2015 GSA Annual Meeting in Baltimore, Maryland, USA (1-4 November 2015)

Paper No. 58-13
Presentation Time: 4:30 PM


JACOBS, Belinda E., Cedar Ridge High School, 2800 Gattis School Road, Round Rock, TX 78664, ELLINS, Katherine K., Office of Outreach and Diversity, Jackson School of Geosciences, The University of Texas at Austin, 10100 Burnet Rd., Bldg. 196, Austin, TX 78758, PEARCE, Trey, Richardson High School, 1250 Belt Line Road, Richardson, TX 75080, RIGGS, Eric M., College of Geosciences, Texas A&M University, Room 202, Eller O&M Building, MS 3148 TAMU, College Station, TX 77843, SERPA, Laura F., Geological Sciences, University of Texas at El Paso, 500 W. University, El Paso, TX 79968 and STOCKS, Eric, Dept. of Psychology and Counseling, The University of Texas at Tyler, 3900 University Blvd, Tyler, TX 75799, Belinda_Jacobs@roundrockisd.org

The inauguration of the Next Generation Science Standards (NGSS) for Earth science instruction in the K-12 classroom has ignited a demand for accessible, high quality curricula that provides educators with resources that are congruent with these standards and deliver rigorous, authentic learning experiences for their students. The NSF-supported Diversity and Innovation in Geosciences (DIG) Texas Blueprints project offers freely available, educator-evaluated learning resources bundled into three-week teaching units that can then be organized into a scope and sequence, or blueprint, for a one-year Earth and Space science course. The flexibility and freedom to customize these blueprints by the individual instructor ensures that the disciplinary core ideas, cross-cutting concepts, and engineering practices of the NGSS can be addressed in their implementation.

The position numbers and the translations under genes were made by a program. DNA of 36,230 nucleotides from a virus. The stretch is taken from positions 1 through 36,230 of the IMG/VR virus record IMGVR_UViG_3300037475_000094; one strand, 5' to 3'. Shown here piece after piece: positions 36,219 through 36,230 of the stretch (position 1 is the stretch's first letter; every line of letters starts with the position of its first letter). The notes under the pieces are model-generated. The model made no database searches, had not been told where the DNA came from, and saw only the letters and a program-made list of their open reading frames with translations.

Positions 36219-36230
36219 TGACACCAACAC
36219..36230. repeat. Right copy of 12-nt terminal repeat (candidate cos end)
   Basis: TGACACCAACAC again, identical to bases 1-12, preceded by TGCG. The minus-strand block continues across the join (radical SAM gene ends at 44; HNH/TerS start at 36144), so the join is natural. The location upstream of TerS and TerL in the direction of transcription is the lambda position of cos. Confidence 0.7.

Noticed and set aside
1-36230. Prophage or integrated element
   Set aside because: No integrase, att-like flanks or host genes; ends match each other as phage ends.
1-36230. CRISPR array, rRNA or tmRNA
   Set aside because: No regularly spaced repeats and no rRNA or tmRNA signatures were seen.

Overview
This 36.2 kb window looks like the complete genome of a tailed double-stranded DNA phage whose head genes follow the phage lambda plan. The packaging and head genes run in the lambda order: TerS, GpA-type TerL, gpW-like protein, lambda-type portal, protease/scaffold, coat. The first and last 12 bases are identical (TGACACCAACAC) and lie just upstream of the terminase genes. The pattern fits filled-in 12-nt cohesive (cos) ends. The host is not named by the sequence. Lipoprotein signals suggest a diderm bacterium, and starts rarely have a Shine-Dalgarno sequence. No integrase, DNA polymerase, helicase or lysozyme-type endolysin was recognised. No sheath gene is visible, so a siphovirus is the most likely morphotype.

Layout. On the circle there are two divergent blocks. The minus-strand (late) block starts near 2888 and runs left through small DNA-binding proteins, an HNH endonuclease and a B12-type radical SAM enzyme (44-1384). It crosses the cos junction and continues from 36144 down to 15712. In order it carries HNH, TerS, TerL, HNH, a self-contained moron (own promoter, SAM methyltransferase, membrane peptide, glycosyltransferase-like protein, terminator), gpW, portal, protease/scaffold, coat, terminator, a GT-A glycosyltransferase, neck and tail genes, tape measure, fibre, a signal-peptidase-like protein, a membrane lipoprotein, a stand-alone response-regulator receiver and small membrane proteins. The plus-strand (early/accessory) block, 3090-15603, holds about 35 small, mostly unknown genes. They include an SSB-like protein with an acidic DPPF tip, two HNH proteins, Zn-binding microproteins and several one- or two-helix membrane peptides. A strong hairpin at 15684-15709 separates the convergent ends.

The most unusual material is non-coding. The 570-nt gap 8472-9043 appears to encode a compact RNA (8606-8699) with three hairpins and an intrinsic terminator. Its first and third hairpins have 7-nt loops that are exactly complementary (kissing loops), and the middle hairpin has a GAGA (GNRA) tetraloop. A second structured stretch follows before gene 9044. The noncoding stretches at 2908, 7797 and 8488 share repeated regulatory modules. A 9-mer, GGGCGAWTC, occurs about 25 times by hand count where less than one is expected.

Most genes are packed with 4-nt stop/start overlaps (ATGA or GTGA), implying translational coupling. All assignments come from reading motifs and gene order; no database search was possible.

Prior to the release of live units and sample blueprints on the DIG Texas Blueprints website, two high school teachers and one undergraduate professor to future secondary educators were charged with implementing these resources in the classroom during the 2014-2015 school year. Each educator selected a blueprint of 8-9 units to execute in their classroom. Regular communication and weekly feedback with the project evaluator and team provided support during the implementation process, and initial reviews of the feasibility and effectiveness of each learning experience were collected and retained for later refinement of the blueprints. Summative evaluations of the blueprints were submitted at year’s end to assist in providing notes to support educators who use the blueprints in the future.

This presentation will provide a brief history of the project, a review of the implementation and educator feedback, and an initial overview of how to access and utilize the DIG Texas Blueprints website. An update of the next steps in the DIG Texas Blueprints project will also be offered.